Our February 2022 issue of COBBLESTONE Magazine is all about Harriet Tubman. Born into slavery, she is famous for escaping and guiding many others to freedom. Though her exact date of birth is not known, this March may mark her 200th birthday. In honor of this important anniversary and Black History Month, we’re sharing 12 lesser-known facts about her long and interesting life.
She wasn’t always called Harriet
She was born Araminta Ross, or “Minty” for short. Later in life, she took her mother’s first name, Harriet, and her husband’s last name.
She left her husband behind when she escaped to freedom.
Her husband, John Tubman, was a free Black man, while she was born into slavery. When she set off on her 90-mile escape to Pennsylvania, John didn’t come along with her. He believed it was too risky. When she did come back for him five years later, she discovered that he had remarried. Harriet later went on to marry Nelson Davis, who she met after John’s death, and the two lived together for 19 years until Davis’ death.
She made more than a dozen trips back to Maryland
Although John didn’t want to accompany her North, many of her family members and friends did. Harriet Tubman’s career as a ‘conductor’ on the Underground Railroad chiefly took place in Maryland’s Eastern shore, where she’d been enslaved as a young adult. She even helped her elderly parents to freedom! All in all, she rescued about 70 people and gave many others information and guidance on how to escape.
Most of her journeys north took place on Saturday nights
Her Underground Railroad journeys were carefully scheduled, planned, and timed. Because Sunday was a day of rest, freedom seekers could get a head start before formal searches intensified on Monday. She also timed many of these dangerous rescues for winter, when nights were longer, and routed her journeys through swamps and streams, making it harder for dogs to hold onto a scent or for footprints to be traced.
Harriet Tubman was a master of disguise
To avoid suspicion, she often disguised herself, frequently as a man, despite her small stature. She once memorably dressed up as an old woman carrying two chickens. Because word got out that “Moses” had never learned to read, she at least once pretended to read a newspaper in public so people wouldn’t recognize her. She even convinced a lighter-skinned freedom seeker to masquerade as a white enslaver transporting a group of enslaved people.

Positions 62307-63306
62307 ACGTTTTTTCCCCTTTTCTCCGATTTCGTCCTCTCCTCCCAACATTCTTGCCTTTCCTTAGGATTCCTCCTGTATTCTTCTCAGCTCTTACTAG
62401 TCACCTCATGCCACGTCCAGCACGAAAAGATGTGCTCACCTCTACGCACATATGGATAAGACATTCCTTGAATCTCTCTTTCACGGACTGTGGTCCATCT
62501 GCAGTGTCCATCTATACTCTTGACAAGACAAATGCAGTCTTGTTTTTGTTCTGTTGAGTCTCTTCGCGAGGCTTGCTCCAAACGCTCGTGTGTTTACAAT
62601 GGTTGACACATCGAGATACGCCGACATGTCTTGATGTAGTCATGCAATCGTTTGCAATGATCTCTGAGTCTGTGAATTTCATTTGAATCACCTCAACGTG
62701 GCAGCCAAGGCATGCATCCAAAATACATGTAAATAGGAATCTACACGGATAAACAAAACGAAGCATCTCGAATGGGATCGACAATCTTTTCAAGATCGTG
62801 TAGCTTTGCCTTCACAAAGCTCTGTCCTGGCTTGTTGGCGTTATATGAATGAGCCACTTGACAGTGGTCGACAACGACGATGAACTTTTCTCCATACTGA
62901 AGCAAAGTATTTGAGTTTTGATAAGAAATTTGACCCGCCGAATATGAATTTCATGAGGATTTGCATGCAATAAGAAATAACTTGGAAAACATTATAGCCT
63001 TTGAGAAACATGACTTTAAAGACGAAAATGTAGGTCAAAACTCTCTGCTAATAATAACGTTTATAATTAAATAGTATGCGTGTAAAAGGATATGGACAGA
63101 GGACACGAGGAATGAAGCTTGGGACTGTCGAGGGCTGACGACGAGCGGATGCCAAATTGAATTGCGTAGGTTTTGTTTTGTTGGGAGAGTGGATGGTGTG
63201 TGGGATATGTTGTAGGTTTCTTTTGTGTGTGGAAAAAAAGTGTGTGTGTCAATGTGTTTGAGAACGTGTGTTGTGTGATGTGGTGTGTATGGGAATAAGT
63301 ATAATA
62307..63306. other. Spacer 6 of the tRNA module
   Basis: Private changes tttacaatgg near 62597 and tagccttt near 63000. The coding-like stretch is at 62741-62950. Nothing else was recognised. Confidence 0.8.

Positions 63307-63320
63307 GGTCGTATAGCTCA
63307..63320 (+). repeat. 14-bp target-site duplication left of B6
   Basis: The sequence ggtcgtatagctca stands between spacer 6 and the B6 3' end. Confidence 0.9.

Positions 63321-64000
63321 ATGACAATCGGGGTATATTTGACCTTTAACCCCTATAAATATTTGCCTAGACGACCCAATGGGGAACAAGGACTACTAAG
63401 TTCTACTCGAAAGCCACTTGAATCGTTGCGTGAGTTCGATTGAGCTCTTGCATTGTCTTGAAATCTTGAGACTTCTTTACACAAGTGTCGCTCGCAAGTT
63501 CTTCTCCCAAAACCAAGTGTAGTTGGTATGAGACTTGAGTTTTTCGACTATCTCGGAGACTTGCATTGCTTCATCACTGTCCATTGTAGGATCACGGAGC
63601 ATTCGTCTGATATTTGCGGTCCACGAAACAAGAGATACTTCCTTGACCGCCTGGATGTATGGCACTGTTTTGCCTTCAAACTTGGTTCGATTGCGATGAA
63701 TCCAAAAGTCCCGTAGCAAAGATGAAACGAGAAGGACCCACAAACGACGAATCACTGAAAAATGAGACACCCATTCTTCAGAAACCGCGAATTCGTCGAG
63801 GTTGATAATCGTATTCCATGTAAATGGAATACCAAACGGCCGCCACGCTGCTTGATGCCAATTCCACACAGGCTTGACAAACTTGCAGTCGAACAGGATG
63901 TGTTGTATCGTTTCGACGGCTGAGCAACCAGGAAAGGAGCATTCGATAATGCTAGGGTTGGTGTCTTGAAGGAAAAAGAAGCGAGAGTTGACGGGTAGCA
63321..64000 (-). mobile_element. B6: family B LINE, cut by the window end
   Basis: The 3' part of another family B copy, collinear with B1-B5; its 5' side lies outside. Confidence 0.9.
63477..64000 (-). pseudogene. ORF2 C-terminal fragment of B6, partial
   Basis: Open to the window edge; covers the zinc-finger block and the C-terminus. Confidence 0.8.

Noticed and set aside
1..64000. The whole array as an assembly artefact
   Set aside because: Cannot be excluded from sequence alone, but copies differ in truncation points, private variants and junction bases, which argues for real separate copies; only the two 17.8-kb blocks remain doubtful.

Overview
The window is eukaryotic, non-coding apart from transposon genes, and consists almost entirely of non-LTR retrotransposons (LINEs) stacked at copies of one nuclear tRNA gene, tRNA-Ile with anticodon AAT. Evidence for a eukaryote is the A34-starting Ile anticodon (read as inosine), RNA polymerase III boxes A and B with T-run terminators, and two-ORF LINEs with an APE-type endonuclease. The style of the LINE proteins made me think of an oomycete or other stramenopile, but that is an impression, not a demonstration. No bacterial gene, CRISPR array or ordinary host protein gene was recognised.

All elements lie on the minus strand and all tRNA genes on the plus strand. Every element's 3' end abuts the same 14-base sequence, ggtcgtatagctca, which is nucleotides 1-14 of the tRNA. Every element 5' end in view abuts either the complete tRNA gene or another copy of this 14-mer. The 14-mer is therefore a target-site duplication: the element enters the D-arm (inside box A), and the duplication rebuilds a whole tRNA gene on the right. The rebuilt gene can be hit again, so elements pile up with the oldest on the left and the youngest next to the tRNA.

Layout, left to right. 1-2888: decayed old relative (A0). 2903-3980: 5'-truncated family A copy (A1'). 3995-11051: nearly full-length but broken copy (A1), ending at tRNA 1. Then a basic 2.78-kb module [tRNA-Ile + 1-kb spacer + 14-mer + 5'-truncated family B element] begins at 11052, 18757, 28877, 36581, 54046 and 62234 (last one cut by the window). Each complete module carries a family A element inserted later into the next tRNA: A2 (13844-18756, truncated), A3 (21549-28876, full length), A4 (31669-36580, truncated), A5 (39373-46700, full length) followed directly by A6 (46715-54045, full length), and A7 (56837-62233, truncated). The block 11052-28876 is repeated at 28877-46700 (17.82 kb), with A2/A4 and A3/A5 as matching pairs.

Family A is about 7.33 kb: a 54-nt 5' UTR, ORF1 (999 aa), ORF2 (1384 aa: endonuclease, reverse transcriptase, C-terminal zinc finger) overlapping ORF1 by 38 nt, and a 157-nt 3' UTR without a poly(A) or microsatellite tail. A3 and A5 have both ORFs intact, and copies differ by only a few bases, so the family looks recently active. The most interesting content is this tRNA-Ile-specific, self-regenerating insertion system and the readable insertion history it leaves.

She served as a spymaster in the Civil War
Harriet Tubman wasn’t just “a spy” for the Union Army. She led a whole network of spies! Harrietguided three Union gunboats and about 150 Black Union troops inland up South Carolina’s Combahee River. She led them to several warehouses full of Confederate rice and cotton. The Union soldiers seized those raw materials and destroyed several plantations. They also freed 750 enslaved people! When not working as a spy, she helped out the Union Army as a nurse and cook.
The Union didn’t pay her fairly
Despite her leadership efforts, Harriet was only paid $200 for her three years of service in the war. She had to support herself with bake sales during the war! While she had been offered a small pension for being the spouse of a veteran, she wasn’t recognized for her own service to the army with a pension until 30 years after the war.
She had brain surgery
We may think of brain surgery as something more contemporary than Harriet Tubman, but she underwent an operation in 1898 after a lifetime of symptoms from a traumatic brain injury. As a girl, an overseer threw a two-pound weight at her, hitting her in the head. It changed her life forever. She dealt with severe headaches, seizures, and symptoms of narcolepsy, bringing on vivid dreams and hallucinations. As a deeply devout woman, she felt some of these experiences were visions that guided and inspired her in her difficult journeys.
She continued to give back to her community in old age
Harriet Tubman founded a home for poor or elderly African-Americans next door to her own property and later became a resident herself when she became too elderly to care for herself. Imagine moving into a retirement home and discovering that your next door neighbor was the founder of the facility– and a famous heroine, to boot!
She lived into her nineties
Although Harriet Tubman’s exact date of birth is not known, she was either 90 or 91 years old when she died in 1913. It is easy to think of Harriet Tubman as a mid-19th century figure, but she lived well into the era of automobiles, electric light bulbs, and the airplane. In fact, she out-lived Wilbur Wright. Her extraordinary life is a reminder that the horrors of slavery, nor the bravery of freedom seekers, is not ancient history.
You can visit several historic sites focused on Harriet Tubman today
Visitors can walk in Harriet Tubman’s footsteps at the Harriet Tubman Underground Railroad National Historical Park in Church Creek, Maryland. You can even drive along part of the route she took to freedom on the Harriet Tubman Underground Railroad Scenic Byway. A new Harriet Tubman statue was also unveiled in Philadelphia this year in honor of her 200th birthday, and there are at least 15 statues honoring Tubman around the country. As one of the most celebrated figures in American history, cities around the country celebrate her courage to this day.